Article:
The Star (Kenya) - - News Business -

It’s nor­mal to shy away from

dis­agree­ing with your boss. You may think that do­ing so will make your man­ager per­ceive you neg­a­tively or trig­ger a de­fen­sive re­ac­tion. But most man­agers report that they don’t hear enough al­ter­na­tive points of view. To dis­agree con­struc­tively, try these things:

Pro­vide sug­ges­tions that your

man­ager can act on, not just ob­jec­tions. In­stead of point­ing out that a sys­tem is faulty, say: “How about we con­tact oth­ers in the in­dus­try who have used this sys­tem to see if they’re hav­ing the same prob­lems?” Bi­nary choices (“your way or my way”) are likely to meet re­sis­tance.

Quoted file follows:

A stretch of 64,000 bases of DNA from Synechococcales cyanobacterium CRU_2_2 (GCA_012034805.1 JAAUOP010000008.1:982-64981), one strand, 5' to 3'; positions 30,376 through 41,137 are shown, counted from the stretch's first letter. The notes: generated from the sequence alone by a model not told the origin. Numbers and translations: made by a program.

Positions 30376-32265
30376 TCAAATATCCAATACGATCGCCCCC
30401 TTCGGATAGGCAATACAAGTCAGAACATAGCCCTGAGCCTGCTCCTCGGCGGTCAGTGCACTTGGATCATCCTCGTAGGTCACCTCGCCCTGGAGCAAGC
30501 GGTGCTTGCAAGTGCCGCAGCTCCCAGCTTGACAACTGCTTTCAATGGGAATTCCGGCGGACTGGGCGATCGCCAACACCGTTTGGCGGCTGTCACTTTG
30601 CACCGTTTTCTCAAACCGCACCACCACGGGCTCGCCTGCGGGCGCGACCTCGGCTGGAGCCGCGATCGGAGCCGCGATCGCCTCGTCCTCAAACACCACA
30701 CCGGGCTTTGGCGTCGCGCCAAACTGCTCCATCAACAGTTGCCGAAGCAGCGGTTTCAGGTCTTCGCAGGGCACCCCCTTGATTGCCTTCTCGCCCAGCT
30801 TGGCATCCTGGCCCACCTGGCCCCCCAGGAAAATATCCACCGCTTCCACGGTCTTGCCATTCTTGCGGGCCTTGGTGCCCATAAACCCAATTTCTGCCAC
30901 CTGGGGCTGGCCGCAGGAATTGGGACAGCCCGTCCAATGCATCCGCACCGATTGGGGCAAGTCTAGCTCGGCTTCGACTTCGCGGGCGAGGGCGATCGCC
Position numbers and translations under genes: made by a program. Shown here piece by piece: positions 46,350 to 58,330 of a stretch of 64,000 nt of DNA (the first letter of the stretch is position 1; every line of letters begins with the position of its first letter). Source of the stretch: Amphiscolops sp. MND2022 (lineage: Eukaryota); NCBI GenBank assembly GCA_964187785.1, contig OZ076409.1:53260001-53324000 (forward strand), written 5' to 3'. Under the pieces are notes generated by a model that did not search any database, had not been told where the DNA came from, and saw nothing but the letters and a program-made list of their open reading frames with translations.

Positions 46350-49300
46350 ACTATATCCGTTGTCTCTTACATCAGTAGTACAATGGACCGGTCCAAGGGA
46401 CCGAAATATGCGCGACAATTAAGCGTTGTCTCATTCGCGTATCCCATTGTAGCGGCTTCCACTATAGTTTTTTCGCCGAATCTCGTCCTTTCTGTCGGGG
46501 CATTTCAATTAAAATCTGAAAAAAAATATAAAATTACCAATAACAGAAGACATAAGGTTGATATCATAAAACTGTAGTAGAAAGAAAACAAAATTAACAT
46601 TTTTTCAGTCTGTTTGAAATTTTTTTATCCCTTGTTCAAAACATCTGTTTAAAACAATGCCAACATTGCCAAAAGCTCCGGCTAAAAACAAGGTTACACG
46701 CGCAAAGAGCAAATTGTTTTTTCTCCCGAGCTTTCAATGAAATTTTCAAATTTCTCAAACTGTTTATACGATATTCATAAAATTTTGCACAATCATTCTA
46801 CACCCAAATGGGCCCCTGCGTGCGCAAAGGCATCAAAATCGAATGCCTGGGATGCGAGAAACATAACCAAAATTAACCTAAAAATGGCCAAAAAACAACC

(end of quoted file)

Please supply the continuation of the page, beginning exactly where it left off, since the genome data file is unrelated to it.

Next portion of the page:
Avoid “hot but­ton” lan­guage.

For ex­am­ple, if your boss al­ways re­coils when some­one de­scribes an ap­proach as a “best prac­tice” or “the next big thing,” find an­other way to ex­press your­self.

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